I never ate lamb growing up. My mother wouldn’t cook it because my father didn’t like it. Apparently he had eaten more than his share of badly cooked mutton while in the service and the effect lingered. Thus when I was invited to Christmas dinner where Abu Suzannah was cooking his famous leg of lamb, I approached the event with a bit of trepidation.
Abu Suzannah was the first of my husband’s relatives I ever met. Family lore says that he loaned my husband the money for our first date, but that’s a story for another time. For now, suffice it to say my husband and I had been dating just over a year and this was the first time I had been invited to a family function.
Just as my parents passed down their disregard for lamb, they passed down the idea that, when you are a guest at someone’s home, the polite way to behave is to eat whatever they serve you and say thank you. If you don’t like it, for heaven’s sake don’t let on. I was expecting to have to call this training into service for Abu Suzannah’s lamb. Boy was I wrong.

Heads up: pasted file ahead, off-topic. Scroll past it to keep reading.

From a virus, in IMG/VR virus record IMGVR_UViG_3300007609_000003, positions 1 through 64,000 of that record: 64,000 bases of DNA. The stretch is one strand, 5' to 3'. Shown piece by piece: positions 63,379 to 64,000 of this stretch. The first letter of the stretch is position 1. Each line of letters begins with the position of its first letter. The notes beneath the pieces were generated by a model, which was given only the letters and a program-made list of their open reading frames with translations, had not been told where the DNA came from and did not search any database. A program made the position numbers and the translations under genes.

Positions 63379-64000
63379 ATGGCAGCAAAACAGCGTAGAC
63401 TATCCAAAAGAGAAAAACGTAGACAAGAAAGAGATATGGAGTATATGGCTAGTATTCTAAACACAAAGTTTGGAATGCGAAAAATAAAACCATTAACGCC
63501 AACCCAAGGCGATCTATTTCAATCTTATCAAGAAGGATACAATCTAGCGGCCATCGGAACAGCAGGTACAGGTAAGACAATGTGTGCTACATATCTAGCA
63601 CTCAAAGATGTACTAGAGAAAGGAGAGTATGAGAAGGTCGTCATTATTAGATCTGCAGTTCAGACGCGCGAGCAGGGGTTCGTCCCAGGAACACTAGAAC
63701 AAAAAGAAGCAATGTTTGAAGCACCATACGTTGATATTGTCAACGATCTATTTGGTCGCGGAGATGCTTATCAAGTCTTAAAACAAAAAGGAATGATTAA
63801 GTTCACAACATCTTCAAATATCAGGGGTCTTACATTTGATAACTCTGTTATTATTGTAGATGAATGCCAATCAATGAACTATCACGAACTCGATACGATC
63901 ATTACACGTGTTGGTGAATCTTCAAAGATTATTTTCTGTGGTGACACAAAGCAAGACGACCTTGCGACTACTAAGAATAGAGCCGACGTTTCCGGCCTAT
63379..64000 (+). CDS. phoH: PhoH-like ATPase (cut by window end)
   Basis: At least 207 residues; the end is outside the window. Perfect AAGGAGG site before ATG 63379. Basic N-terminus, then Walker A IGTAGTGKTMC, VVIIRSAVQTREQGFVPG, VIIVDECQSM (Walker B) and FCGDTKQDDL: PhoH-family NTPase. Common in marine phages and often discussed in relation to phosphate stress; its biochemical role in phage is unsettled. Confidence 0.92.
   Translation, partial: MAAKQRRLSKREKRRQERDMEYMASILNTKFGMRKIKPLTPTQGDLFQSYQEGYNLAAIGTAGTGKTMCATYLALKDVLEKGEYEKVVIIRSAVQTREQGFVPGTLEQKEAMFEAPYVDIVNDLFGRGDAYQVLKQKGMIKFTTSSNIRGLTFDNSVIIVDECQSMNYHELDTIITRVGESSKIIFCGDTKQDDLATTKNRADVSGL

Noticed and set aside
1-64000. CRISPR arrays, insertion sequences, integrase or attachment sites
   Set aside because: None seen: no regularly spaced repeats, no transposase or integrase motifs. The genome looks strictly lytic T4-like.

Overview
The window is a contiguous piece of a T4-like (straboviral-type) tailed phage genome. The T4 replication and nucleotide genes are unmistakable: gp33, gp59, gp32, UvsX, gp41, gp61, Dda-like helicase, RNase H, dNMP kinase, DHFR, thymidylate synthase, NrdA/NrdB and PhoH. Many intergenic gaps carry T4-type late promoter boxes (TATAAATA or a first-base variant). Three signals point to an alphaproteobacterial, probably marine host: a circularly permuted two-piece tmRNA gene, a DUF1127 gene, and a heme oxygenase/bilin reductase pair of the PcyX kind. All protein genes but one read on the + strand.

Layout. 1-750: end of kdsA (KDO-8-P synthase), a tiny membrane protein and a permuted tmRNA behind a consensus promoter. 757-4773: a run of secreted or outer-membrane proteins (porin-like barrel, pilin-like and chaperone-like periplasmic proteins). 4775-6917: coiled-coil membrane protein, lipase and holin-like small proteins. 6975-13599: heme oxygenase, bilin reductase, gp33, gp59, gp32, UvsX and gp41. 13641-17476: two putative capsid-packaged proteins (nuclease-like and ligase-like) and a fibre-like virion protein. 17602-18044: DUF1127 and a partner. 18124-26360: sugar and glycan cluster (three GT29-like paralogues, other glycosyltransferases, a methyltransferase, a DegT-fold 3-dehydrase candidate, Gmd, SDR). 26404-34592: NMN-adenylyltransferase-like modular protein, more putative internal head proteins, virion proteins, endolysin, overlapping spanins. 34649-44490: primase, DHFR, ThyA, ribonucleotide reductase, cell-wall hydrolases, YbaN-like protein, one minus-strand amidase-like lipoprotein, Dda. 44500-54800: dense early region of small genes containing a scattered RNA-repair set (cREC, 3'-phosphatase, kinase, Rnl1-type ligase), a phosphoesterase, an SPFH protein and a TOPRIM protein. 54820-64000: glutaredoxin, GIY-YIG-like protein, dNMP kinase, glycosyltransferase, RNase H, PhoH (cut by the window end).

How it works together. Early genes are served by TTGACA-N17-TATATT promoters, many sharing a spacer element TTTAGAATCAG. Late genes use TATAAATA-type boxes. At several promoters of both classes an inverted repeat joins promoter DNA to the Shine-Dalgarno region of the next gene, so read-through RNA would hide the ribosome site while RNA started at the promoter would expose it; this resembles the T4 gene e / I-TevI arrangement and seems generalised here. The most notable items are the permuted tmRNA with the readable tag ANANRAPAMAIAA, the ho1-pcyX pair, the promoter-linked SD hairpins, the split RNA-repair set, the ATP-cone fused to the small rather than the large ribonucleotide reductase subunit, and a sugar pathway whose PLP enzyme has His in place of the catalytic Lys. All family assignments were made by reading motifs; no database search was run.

The meat was tender, spicy, succulent, and literally fell off the bone. It was so good that, while I can’t remember anything else that was served at that meal, the sight and taste of that lamb is still as vivid today as it was the first time I tasted it almost 15 years ago. To this day it’s my favorite holiday roast.
Abu Suzannah’s Leg of Lamb
First make a “rub” (it’s really a sort of pocket stuffing) out of 2 tablespoons each of the following:
whole cardamom pods
+ 8 chopped fresh garlic cloves (about 3-4 tablespoons of garlic)
Toss all these ingredients in a bowl and mix together to form a pasty rub.
Liberally salt your leg of lamb, then cut horizontal slits about an inch wide and 2 inches deep randomly all over the lamb. Stuff the slits with generous pinches of the spice mixture. If bits fall out or spill over, no worries. Drizzle a little olive oil over the lamb, salt liberally, then either wrap it tightly in foil or put it in a baking bag. Place it in a roasting pan and roast the lamb in the oven at 350 degrees. The amount of time it takes depends on the size of the leg, but generally figure on 30 minutes per pound. (If using a baking bag, follow the directions from the package for cooking time. If you’re cooking it in foil, take the foil off for the last 30 minutes it’s in the oven so it browns nicely.) All in it’s usually in the oven 2-4 hours. (You can use a boneless trussed leg of lamb if you prefer)
We typically serve this with basmati rice mixed with toasted nuts and raisins and a big salad, but roasted potatoes and green beans are also good companions. It also makes a great next day sandwich on a crusty loaf of bread with a little tzaziki.